Since meats (commonly referred to as “proteins”) will typically be the center of attention on your plate, let’s talk about them first. Beef, chicken, pork, lamb, fish. These will probably be the most common types of protein you’ll have access to on a regular basis (duck is one of my favorite, but hard to come by in southern California for some reason).

Here’s the biggest secret to making any protein taste fantastic. Are you ready? Master chefs have been keeping this a secret for decades: salt and pepper. Yep. There’s a reason salt and pepper have become the most basic “must-have” seasonings everyone has in their pantry. This magical combination will bring out the best in nearly every protein… some a little more, some a little less, but if you’re ever in doubt, salt and pepper it out. It’s nearly impossible to go wrong.


Vegetables

The easiest way to cook most vegetables is either to saute or bake/roast them (or grill if it’s a nice summer evening).

As a general rule, you don’t need to salt and pepper vegetables very much (or at all in many cases). Their flavor isn’t always enhanced the way it is with meat (of course there are plenty of exceptions).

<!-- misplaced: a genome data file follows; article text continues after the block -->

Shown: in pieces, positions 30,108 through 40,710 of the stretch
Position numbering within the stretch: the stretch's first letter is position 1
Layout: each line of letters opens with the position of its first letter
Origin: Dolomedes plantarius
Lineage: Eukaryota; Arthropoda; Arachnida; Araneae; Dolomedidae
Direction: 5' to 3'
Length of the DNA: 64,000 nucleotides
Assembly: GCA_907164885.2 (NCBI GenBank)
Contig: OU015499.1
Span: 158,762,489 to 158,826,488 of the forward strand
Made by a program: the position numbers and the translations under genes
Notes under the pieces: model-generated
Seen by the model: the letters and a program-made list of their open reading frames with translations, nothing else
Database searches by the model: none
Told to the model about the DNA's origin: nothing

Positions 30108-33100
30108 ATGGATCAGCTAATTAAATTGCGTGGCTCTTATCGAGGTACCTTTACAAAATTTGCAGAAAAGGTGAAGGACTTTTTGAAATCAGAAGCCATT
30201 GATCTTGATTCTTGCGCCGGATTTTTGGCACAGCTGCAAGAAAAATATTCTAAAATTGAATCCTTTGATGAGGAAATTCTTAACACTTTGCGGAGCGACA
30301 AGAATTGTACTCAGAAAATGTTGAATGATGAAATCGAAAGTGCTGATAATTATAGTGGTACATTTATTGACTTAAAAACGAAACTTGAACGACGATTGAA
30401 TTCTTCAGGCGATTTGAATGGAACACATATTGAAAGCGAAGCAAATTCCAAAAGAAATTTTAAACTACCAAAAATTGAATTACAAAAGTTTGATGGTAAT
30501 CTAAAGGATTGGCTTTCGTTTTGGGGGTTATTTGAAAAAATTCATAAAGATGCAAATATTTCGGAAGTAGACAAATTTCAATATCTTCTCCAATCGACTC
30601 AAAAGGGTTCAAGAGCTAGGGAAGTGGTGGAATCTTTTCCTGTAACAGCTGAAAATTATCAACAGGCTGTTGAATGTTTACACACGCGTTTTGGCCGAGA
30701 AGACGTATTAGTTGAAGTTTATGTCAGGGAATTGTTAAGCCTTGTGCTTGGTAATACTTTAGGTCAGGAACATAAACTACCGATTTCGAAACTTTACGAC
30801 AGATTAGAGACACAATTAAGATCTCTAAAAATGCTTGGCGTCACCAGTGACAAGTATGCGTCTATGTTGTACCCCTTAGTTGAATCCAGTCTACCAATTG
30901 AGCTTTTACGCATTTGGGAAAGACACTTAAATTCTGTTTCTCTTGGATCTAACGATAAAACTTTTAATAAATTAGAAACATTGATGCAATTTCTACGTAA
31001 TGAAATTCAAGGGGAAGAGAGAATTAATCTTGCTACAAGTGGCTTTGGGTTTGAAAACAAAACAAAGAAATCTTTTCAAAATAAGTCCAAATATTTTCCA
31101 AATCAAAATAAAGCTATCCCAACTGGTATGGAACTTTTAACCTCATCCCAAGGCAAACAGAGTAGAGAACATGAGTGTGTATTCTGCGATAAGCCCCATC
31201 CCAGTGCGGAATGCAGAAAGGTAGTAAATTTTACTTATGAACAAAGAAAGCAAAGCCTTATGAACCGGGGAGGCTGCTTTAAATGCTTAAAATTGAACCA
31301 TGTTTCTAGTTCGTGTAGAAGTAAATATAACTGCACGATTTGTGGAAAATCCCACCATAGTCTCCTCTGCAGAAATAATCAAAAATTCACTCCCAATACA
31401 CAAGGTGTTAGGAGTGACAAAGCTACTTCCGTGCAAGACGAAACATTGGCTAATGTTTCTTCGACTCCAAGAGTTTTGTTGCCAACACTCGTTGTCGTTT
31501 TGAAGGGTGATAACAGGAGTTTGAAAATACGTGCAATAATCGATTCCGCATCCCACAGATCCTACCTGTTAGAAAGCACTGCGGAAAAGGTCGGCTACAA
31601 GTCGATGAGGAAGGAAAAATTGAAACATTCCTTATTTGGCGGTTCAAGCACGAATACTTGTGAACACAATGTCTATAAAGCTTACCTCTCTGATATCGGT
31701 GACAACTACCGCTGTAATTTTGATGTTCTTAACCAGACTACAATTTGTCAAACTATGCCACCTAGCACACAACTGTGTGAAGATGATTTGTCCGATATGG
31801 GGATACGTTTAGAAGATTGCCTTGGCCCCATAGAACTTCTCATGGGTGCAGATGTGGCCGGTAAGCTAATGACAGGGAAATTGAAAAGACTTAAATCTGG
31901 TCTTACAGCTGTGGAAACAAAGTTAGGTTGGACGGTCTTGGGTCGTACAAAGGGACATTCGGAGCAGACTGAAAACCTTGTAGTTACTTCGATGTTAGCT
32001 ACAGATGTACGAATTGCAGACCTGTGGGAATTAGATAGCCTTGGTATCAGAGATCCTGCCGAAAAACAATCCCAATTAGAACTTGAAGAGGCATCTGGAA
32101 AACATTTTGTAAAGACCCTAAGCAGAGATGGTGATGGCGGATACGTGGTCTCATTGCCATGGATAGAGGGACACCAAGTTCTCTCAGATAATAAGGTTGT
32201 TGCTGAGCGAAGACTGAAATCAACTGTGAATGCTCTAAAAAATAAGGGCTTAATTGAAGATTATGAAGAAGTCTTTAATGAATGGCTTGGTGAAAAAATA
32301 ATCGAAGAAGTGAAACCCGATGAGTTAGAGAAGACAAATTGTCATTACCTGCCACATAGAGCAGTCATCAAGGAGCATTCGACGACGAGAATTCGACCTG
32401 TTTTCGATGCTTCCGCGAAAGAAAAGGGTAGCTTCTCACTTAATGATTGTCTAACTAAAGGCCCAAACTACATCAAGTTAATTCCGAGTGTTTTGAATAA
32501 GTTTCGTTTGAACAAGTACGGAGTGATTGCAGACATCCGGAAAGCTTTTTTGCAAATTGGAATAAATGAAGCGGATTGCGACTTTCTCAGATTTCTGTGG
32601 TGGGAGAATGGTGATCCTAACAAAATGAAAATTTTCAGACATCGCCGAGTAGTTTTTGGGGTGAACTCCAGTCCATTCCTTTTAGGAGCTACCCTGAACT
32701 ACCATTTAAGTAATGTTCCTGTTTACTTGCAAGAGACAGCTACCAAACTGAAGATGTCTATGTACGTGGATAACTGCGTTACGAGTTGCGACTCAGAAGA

Soft veggies like mushrooms, zucchinis or onions, for example, can be sauted (cooked on the stove-top in a pan for a short time) on medium to medium high heat. Some olive oil and maybe some seasoning is fine for a fast and easy veggie side-dish.

Conversely, roasting (putting the veggies in the oven) some carrots, squash, or even apples is a super easy too and usually tastes great (coating with a little olive oil works wonders). For instance, this butternut squash and chicken is a roasted dish where the vegetables and meat all cook together in one dish. You don’t need to be fancy to make a great meal.